Japan quake: Fukushima plant alarming, says Naoto Kan

A nuclear plant damaged in Friday's quake remains in an alarming state, Japan's Prime Minister Naoto Kan says.

The casing of a reactor at Fukushima 1 plant exploded on Saturday, and another faces meltdown, but officials said only minimal radiation had been released.

The authorities ordered nationwide power outages after being forced to close all the country's nuclear plants.

The quake and a tsunami killed hundreds and left thousands missing, sparking a huge rescue operation.

The government has pumped 7 trillion yen ($86bn; £54bn) into the economy to prop up the markets - which slumped on opening.

Cooling malfunction

Japanese broadcaster NHK says the total number of confirmed deaths caused by the disaster now stands at 1,596.

Local officials have suggested many thousands more are missing across the north-east of Honshu island, but the situation remains unclear.

Japan's nuclear plants closed down automatically when the earthquake struck, and appear to have withstood the tremor.

But experts believe the massive tsunami that followed damaged cooling systems and wrecked the back-up power supply at Fukushima 1.

Technicians have been battling to control the pressure and temperature in the reactors for days, pumping in seawater and releasing vapour containing radioactive elements.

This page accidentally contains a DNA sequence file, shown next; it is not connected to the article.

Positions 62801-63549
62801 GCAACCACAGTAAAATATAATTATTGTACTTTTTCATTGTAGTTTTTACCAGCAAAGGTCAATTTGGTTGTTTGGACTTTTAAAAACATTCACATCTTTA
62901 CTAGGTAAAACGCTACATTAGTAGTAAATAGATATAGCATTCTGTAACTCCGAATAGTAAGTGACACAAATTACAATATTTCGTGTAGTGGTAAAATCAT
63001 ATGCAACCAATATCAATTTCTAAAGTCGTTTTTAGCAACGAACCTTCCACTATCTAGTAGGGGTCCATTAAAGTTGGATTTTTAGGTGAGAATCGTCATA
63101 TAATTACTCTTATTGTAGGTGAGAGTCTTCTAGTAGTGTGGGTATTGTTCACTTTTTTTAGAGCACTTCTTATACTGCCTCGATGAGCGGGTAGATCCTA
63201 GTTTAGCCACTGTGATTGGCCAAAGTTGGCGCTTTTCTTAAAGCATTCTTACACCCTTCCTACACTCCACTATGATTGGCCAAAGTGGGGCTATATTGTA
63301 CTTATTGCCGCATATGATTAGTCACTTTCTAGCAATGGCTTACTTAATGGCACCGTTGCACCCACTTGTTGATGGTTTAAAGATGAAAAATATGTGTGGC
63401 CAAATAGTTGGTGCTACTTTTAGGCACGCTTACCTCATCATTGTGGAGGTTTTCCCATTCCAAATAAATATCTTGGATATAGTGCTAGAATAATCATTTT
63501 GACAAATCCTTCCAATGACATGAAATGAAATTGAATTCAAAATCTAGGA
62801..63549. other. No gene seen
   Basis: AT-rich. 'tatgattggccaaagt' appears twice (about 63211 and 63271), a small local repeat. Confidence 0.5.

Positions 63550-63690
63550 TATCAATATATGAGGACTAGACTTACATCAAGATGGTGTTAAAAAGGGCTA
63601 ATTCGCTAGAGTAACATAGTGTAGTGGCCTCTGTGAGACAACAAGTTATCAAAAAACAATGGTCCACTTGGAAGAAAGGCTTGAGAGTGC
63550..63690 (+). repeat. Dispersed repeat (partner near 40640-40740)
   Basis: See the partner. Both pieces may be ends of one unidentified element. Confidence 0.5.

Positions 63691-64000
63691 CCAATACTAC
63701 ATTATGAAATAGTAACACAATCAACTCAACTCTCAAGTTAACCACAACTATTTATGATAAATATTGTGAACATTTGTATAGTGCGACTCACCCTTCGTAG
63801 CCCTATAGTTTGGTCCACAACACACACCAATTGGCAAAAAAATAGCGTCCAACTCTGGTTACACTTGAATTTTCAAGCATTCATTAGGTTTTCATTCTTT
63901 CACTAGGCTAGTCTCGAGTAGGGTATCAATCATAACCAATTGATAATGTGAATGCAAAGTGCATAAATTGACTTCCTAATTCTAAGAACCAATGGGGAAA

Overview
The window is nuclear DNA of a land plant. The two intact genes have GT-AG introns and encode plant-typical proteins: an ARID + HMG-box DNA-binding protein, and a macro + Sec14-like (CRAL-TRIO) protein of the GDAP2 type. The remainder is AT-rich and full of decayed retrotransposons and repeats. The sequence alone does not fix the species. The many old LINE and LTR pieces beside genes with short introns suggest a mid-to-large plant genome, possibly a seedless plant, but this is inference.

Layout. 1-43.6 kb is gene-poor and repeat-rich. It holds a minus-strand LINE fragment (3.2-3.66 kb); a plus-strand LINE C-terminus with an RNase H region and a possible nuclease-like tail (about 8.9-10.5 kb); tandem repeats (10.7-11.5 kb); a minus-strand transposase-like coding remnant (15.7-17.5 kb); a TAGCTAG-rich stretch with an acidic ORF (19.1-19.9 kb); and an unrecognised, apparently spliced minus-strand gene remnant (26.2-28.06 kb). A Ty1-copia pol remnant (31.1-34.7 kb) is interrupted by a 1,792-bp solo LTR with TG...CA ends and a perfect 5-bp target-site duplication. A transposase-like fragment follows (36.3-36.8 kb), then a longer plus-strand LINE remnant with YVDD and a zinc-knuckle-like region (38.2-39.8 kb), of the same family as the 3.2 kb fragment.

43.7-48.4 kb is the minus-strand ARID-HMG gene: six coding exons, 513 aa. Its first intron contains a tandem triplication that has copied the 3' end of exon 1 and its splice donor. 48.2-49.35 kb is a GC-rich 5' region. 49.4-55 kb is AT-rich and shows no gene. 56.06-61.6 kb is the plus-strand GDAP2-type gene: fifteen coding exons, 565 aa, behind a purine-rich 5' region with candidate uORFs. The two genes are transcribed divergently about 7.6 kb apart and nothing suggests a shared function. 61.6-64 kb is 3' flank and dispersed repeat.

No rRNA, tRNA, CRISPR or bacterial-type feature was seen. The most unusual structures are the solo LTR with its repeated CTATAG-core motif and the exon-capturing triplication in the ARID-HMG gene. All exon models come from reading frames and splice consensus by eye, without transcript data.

But the casing around one reactor exploded on Saturday, and senior officials conceded late on Sunday that a similar explosion was still possible at another reactor.

Tens of thousands of people have been evacuated from the area around the plant.

At least 22 people are now said to be being treated for the effects of exposure to radiation.

But the government says the amount of radioactive material released from the plant is so far still minimal.

And experts say the risk of a disaster on the scale of Chernobyl in the 1980s is highly unlikely because the reactors are built to a much higher standard and have much more rigorous safety measures.

Economic blow

Earlier, Mr Kan said the earthquake had thrown Japan into "the most severe crisis since World War II".

He announced that from Monday, the country would have to endure rolling power cuts, and urged citizens to conserve energy.

The BBC's Mariko Oi in Tokyo says it is still not clear when the power outages will begin.

But she says the government has advised people not to go to work or school on Monday because the transport network cannot deal with demand.

And the capital is also still experiencing regular powerful aftershocks.

Meanwhile, tens of thousands of relief workers, soldiers and police have been deployed to the disaster area.

Rescue workers have found scenes of total devastation in isolated coastal towns north-east of the main port city of Sendai, which was itself partially destroyed by the waves.

Preliminary estimates put repair costs from the earthquake and tsunami in the tens of billions of dollars, a huge blow for the Japanese economy that - while the world's third largest - has been ailing for two decades.

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